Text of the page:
Only 1 percent of men’s high school basketball players go on to play Division 1 college basketball, but an NCSSM Unicorn has beaten those odds. Not only that, but Rob Landry ’19 is a member of one of the best teams, the University of North Carolina-Chapel Hill Tar Heels, who are competing in the NCAA Final Four this weekend, with a historic matchup against rival Duke University Saturday.
After a championship sophomore high school season with Greensboro Day School, Landry transferred to NCSSM for junior year, a decision that emphasized his academic potential above his athletic prospects – and of course he was a star player for the Unicorns. Yet after heading to Carolina to double-major in biochemistry and business (and playing on Carolina’s junior varsity team as a freshman), he tried out as a walk-on and made the Division 1 basketball squad this past fall.
“I’ve never been more excited,” Landry said.
Though his statistics page shows only three minutes of playing time this season, Landry plays a vital role on the Tar Heels’ “Blue Team,” where walk-ons learn to imitate an upcoming opposing player’s tendencies in scrimmages with the starters and regular substitutes.
“If they shoot a lot of pull-up jumpers, then I’m gonna shoot a lot of jumpers. If they shoot a lot of threes, I’m gonna shoot a lot of threes,” Landry said.
Playing for UNC at this moment is particularly significant due to his family legacy – his father, Pearce Landry, played for the Tar Heels from 1993-95, also as a walk-on. He was a captain of the team that won the NCAA South Regional and played in the Final Four in 1995.
So it was sweet for Rob Landry on March 5 to be a member of the UNC squad that beat Duke at Coach Mike Krzyzewski’s final home game at Cameron Indoor Stadium.
“As a kid, we would actually go out and celebrate every time Duke lost by going to get ice cream, or going to get doughnuts or some sort of dessert, and we called it a ‘Boo Duke’ party,” Landry said. “So being a part of a team that took down Duke, especially in Cameron, on Coach K’s last game, was an absolute lifelong memory for me.”
Landry grew up a die-hard Carolina fan and an ace basketball player, with experience playing for the NC Spartans club team and Greensboro Day, which has one of the best boys basketball teams in the state, winning the 4A NCISAA State Championship 11 times out of the 45 years they have been active.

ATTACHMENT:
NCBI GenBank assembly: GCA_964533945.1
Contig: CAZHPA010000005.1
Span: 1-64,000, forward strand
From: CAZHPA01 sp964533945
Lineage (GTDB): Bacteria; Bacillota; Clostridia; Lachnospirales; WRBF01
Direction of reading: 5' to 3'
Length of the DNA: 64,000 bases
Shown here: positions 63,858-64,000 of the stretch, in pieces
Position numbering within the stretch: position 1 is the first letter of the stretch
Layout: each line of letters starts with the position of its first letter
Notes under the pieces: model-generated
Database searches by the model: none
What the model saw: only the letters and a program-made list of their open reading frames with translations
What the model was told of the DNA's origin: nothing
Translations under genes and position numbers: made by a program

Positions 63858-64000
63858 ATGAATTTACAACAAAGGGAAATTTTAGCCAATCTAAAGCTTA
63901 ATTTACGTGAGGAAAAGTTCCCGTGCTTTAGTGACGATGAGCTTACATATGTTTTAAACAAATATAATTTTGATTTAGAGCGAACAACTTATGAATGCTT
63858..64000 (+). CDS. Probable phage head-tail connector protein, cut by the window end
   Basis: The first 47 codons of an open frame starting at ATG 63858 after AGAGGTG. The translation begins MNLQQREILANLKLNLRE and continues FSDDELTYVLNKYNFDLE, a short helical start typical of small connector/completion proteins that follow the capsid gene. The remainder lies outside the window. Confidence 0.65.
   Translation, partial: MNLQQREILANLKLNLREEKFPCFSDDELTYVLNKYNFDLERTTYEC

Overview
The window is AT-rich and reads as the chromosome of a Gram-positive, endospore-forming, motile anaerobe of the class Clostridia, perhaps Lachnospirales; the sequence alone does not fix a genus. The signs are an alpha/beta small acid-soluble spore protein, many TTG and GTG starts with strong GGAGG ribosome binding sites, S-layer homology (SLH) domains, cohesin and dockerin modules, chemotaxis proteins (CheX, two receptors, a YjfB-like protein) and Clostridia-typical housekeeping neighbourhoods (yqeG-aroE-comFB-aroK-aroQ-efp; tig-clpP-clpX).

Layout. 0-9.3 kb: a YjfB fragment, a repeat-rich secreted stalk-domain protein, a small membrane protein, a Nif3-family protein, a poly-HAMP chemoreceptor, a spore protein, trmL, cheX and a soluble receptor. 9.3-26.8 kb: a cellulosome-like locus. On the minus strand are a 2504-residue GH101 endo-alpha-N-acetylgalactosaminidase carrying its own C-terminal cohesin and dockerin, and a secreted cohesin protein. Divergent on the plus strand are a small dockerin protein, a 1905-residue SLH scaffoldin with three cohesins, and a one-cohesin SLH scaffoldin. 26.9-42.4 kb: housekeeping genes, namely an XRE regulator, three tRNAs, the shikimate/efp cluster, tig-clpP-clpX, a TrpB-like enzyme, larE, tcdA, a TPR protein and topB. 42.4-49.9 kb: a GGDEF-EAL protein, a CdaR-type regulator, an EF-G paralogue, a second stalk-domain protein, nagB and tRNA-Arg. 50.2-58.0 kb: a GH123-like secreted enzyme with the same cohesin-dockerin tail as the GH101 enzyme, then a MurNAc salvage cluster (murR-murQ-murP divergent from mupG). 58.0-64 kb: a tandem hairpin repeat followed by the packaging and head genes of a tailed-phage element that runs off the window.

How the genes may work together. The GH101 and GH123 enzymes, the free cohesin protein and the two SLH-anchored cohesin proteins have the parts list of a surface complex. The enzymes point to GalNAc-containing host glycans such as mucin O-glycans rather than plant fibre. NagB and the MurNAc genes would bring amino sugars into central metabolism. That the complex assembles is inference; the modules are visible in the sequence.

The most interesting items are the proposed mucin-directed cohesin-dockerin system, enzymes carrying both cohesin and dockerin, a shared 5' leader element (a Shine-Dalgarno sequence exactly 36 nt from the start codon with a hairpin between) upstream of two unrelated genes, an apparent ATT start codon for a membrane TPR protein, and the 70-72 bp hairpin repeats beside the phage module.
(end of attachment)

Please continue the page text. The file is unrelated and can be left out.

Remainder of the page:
“The two years that I was at Science and Math, GDS won the state championship,” Landry said, “so it was a little [wistful] to see their success.”
However, he credits NCSSM with giving him the necessary tools to excel. He hopes to work in biotech investing, inspired in part by his father, who encouraged Rob to see where science and finance intersect.
“I think for one, there’s zero chance that I could do those majors without my time in Science and Math,” Landry said. “Biochem itself is already like a major and a half in terms of credit hours and time requirement. So to throw a business [major] on top of it simply wouldn’t be possible, credit hour-wise, except for the fact that I came in with like 44 credit hours due to my time at [NCSSM]. I think in addition to that, it also prepared me really well for some of the upper level chemistry classes, like organic chemistry and biochemistry, where I have not had to study nearly as much as some of my classmates, or I’ve already been introduced to some of the topics, which makes them a whole lot easier to understand.”
After taking a gap semester last spring to intern at a biotech firm in Durham, Landry is classified as a sophomore for sports purposes and a junior for academic ones. So the worldwide NCSSM community will be watching Landry – this weekend at the Final Four, the future of his college basketball career – and what he ultimately does with his scientific knowledge and entrepreneurial spirit that took root at NCSSM.
For now, Landry is enjoying the moment, traveling with the team to New Orleans, and hoping for a “Boo Duke” party this Saturday.